Cardboard Kingdoms

I remember building cardboard kingdoms in fourth grade. We watched a movie where power was erected through stones and mortar and maintained by the guillotine, and then our teacher instructed us to build our own. So I ate up my rice krispies and stashed away its box. Until one day I had collected a considerable pile of trash, not unlike the rocks and mortar that built a moat around privilege and wealth and refused to let anyone else enter.

The edges needed to be ridged so there were spaces to hide the weapons, and the princess could be protected. There needed to be a bridge that could lower and rise to carefully control the flow of entry.  There are some for which the doors are open and others that will never see the other side of the lifted planks.

In hindsight I think I would have been better served recycling the cardboard, finding a park and sitting down to share my rice krispies. That’s the thing about power, it looks good from the outside, but once you step in and the moat is surrounding you, you are alone. That is when you realize that your prize is made of garbage and when it rains the entire structure will turn to pulp.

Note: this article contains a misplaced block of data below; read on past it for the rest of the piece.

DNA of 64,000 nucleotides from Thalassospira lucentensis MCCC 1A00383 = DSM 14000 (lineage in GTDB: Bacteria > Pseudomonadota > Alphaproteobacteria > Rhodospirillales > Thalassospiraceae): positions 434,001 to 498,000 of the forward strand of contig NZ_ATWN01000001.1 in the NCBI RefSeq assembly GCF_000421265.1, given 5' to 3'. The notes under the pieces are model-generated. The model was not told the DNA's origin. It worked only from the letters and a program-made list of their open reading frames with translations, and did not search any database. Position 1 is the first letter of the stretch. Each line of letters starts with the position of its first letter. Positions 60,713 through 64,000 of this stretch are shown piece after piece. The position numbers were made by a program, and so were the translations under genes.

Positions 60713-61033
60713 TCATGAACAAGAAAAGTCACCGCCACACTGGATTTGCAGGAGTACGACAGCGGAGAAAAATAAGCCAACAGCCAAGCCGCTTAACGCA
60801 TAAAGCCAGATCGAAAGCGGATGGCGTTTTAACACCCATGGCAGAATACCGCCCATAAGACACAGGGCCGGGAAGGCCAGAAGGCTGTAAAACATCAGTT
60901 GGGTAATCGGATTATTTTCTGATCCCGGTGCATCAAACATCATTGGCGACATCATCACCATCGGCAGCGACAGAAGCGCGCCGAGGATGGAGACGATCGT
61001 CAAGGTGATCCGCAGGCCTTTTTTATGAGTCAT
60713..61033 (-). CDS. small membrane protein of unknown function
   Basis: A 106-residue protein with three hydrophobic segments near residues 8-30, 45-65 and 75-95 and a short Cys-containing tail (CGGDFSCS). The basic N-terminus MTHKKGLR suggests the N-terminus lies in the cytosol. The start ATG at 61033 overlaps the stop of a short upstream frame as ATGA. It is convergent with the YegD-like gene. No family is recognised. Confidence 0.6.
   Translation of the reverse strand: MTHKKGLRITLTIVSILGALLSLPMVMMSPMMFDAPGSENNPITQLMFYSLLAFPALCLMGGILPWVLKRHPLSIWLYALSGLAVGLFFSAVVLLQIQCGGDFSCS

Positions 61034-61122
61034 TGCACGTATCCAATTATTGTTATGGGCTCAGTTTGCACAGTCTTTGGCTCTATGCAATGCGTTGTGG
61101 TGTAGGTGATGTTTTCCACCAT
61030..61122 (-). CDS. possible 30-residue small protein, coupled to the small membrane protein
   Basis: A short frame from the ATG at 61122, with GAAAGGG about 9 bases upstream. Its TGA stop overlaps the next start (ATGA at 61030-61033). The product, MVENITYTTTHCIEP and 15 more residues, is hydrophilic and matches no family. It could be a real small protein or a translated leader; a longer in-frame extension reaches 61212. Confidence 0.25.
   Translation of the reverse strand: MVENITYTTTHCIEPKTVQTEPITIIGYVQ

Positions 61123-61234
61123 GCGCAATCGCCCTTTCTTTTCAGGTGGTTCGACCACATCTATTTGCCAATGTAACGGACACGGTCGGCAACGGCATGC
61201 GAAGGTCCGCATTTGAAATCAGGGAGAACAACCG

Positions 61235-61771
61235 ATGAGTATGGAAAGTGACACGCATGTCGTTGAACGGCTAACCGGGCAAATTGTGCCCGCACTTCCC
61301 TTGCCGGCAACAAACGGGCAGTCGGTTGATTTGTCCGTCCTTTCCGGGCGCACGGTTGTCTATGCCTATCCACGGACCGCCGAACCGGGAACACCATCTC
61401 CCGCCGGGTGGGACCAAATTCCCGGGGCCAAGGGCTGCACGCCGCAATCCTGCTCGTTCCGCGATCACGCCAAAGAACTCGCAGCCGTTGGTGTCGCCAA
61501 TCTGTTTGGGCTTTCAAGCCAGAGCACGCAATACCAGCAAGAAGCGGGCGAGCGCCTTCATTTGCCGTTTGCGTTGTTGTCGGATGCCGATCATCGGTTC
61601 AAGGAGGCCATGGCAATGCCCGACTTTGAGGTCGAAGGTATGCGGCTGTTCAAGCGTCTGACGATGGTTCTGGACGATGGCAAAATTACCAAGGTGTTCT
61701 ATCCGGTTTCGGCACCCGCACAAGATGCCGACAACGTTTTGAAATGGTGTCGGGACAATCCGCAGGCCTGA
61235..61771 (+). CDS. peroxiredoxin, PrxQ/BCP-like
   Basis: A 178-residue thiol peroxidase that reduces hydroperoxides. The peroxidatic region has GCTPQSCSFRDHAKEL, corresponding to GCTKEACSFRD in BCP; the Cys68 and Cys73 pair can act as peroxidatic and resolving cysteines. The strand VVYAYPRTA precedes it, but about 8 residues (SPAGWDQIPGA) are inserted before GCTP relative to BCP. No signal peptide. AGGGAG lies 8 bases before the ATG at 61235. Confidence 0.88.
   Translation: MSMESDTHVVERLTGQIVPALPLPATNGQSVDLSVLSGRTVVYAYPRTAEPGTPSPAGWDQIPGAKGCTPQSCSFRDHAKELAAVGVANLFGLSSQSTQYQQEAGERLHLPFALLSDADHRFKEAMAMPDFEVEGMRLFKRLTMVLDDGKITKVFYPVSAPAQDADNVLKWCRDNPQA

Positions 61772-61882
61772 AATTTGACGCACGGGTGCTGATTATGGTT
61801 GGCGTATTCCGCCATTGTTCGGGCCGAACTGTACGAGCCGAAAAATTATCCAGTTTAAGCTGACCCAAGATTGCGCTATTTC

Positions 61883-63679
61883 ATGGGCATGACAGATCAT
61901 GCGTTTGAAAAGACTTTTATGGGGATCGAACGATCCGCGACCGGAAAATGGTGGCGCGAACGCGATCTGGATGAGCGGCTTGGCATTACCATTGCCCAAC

photo source: https://unsplash.com/search/castle?photo=5YtjgRNTli4 

Floating On

I nestled my chin into my jacket as the cold air whipped against my skin on my bike ride to work, when I saw him out of the corner of my eye.  He was making his way to the office in the opposite direction.  Despite all our failings and my better judgement I could not help but wonder why our paths continued to cross.  I looked away because I couldn’t stare rejection in the eyes, because I was scared.  So I squinted with intent focus and felt my legs go weak with heaviness, as I softly whispered to myself just keep going.  Once the figure had passed in my periphery I let out a sigh of relief, and everything became easier: movement, breath and being.

Rejection was behind me and I could move forward.

As I approached the pedestrian bridge I  shifted my path around a pickup truck.  I watched as men with large steel toed boots and offensively orange jackets closed the blades of their industrial cutters around the fragile necks of the secured locks that adorned the bridges rails.  Orange jackets and armoured men nonchalantly breaking commitments pledged by strangers.  They worked with a detachment and finality that could cut through more than metal.  As I rode by, I slowed, sensing their purpose was larger than the assignment of lightening the bridge.  They were making space for new love.

I looked down and I saw the ducks.  They bobbed as the water drifted them downstream, currents keeping them together or bringing them further away from the others around them.  They surrendered themselves to the waters and spun along with the flow, wanting nothing more or less than to be, and to move on.

I suppose it’s time to focus my eyes on the road ahead, find some protective gear, and let the river take me where it chooses.